"You know what? The bastard blows me out of the water. This guy writes Maine like Ardai writes New York. If you're not reading him, you don't know what you're missing." --Chris F. Holm, author of The Big Reap, The Wrong Goodbye and Dead Harvest.

"Bagley's got the poet's eye, but that doesn't mean everything is prettier in his work. It means the ugly stuff is more vivid. More intense. Like a sudden switch from analog to HD. And that's a trait to very much admire in his work." --Anthony Neil Smith, author of Hogdoggin', Yellow Medicine, The Drummer and Psychosomatic.




Thursday, August 7, 2008

A Tribute to James Patrick Kelly

Jim Kelly, my former mentor, was Guest of Honor at Readercon last month. Sandra McDonald and Erin Underwood put together a chapbook of short essays about Jim by his current and former students in the Stonecoast MFA program and some of the most prestigious speculative fiction workshops. They surprised Jim with the book during the convention. It was a privilege to take part in creating this gift for a guy who made me a better writer. Here is the essay I wrote for the tribute book:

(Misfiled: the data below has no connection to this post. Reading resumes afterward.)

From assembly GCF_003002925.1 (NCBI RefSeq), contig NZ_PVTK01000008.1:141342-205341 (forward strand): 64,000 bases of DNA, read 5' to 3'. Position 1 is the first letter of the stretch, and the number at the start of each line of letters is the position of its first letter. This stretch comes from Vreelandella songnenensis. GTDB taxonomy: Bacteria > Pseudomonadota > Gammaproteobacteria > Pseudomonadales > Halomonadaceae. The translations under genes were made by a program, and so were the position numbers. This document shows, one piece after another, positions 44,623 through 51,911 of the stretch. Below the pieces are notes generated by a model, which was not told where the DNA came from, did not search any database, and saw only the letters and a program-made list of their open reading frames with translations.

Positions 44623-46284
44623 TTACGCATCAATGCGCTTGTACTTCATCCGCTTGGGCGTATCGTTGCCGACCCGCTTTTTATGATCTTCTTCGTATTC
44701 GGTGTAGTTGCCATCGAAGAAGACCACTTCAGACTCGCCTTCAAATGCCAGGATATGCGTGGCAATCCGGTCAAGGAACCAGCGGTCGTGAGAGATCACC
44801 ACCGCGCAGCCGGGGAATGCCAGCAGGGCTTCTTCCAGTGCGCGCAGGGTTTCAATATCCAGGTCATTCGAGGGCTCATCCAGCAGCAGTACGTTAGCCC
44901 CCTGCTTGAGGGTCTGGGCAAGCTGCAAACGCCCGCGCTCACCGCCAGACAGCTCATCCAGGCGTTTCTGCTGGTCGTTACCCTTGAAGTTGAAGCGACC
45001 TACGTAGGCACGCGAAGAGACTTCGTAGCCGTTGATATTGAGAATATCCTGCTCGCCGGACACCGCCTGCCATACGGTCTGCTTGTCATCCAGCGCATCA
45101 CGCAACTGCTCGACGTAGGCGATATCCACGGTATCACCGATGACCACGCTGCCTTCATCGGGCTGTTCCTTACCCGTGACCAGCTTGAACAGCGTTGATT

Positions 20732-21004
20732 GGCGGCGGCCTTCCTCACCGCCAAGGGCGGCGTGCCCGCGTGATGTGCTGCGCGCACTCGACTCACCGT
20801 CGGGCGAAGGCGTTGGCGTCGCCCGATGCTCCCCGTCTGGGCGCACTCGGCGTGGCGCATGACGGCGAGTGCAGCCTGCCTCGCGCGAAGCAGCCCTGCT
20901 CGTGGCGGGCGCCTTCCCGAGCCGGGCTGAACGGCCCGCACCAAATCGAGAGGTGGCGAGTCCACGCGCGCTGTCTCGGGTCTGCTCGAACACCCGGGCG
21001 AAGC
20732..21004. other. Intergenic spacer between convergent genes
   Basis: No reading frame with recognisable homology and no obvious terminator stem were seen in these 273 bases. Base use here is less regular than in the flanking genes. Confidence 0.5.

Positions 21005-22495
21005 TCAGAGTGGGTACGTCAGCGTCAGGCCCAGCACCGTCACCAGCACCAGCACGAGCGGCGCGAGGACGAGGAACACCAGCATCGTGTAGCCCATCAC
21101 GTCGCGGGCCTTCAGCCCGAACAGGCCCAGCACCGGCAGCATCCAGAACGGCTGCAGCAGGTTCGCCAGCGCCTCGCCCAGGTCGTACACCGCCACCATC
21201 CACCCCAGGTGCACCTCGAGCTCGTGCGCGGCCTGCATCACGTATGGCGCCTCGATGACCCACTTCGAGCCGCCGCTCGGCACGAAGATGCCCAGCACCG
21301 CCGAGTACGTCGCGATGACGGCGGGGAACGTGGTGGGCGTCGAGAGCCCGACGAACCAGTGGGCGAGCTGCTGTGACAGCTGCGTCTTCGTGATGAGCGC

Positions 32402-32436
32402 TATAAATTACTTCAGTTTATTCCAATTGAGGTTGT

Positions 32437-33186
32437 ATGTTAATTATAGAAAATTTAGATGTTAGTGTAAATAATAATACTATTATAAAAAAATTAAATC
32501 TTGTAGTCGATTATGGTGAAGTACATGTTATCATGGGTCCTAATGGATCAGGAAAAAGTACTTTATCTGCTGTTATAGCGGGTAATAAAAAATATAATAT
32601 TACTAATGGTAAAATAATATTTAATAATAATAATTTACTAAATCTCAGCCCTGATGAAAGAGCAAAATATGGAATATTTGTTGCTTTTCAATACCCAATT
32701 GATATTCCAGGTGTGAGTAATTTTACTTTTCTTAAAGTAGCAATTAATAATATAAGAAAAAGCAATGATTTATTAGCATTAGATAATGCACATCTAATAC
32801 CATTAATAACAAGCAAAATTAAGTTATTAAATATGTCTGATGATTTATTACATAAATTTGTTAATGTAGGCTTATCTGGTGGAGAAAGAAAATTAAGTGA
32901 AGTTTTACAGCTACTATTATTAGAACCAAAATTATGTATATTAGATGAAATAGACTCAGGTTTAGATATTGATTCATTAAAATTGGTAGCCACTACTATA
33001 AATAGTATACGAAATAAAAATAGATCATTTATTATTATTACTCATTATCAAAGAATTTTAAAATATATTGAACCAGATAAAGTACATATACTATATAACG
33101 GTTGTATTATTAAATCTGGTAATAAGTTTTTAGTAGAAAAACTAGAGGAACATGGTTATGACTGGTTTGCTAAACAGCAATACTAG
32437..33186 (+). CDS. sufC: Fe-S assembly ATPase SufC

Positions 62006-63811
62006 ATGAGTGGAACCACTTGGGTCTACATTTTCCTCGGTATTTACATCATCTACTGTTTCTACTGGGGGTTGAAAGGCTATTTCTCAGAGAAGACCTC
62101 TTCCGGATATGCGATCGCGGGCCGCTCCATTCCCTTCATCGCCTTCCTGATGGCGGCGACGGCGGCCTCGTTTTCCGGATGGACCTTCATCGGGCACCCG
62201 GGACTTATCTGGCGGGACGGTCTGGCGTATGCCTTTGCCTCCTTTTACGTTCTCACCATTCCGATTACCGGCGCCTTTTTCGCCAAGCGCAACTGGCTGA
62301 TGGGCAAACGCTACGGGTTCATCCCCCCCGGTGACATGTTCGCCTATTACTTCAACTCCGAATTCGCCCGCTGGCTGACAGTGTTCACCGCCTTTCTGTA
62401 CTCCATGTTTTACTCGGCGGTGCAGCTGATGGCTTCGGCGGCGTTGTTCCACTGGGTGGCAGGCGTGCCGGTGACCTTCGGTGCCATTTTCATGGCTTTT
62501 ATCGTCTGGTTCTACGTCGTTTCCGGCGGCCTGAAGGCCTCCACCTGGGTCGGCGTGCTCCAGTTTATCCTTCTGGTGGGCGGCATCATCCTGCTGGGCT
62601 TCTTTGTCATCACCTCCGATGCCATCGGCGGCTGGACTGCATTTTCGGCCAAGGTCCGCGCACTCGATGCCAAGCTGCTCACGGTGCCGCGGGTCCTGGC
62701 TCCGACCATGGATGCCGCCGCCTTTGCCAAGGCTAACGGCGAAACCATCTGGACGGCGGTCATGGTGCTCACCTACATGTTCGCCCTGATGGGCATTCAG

It’s a hard admission to make, but I ain’t the sharpest crayon in the box. I applied to Stonecoast, not knowing what I’d take away from those two years—aside from an MFA. I had a BFA in creative writing. Some of my stories and poems had already seen publication in dinky little journals, and I wanted to move on to the next level. I’d started a novel, a sort of Erskine Caldwell-meets-Elmore Leonard kind of thing, but it was adrift after only about seventy pages. Maybe I could get help pounding the goddamned thing into shape at Stonecoast.

Yeah, I got some help. Even better, I got Jim Fucking Kelly. Jim is a one-man fiction program. If there’s anything he doesn’t know about story—and I doubt there is—then you won’t need it. Jim taught me how to round out my characters more fully. He taught me how to make plots work without planning out every little detail in advance. He showed me ways to up the tension. He read my packets and asked the big questions: “Why?” and “So then what?” and “How will you do that?” He helped me rein in my usual nihilistic impulses (it’s a good idea to have at least a couple of characters still alive at the end of the book…readers like that kind of thing). He rode my ass to get things done. More importantly, Jim taught me to trust my instincts.

MFA? Jim Kelly don’t need no steenking MFA. But Stonecoast ought to give him an honorary one anyway. He’s earned it, and then some.

If your writing doesn’t improve after spending a semester with Jim then, sporty, you just aren’t trying. I graduated from Stonecoast ten times the writer I’d been during my first residency, largely because I had James Patrick Kelly as a mentor.

Twice.

So I still ain’t the sharpest crayon in the box, but I am one lucky bastard.

1 comment:

Lyman Feero said...

Nicely put, Patrick.

Jim made me a far better writer as well. Somehow I pilfered three semesters out of him.

Truly a great teacher and magnificent person.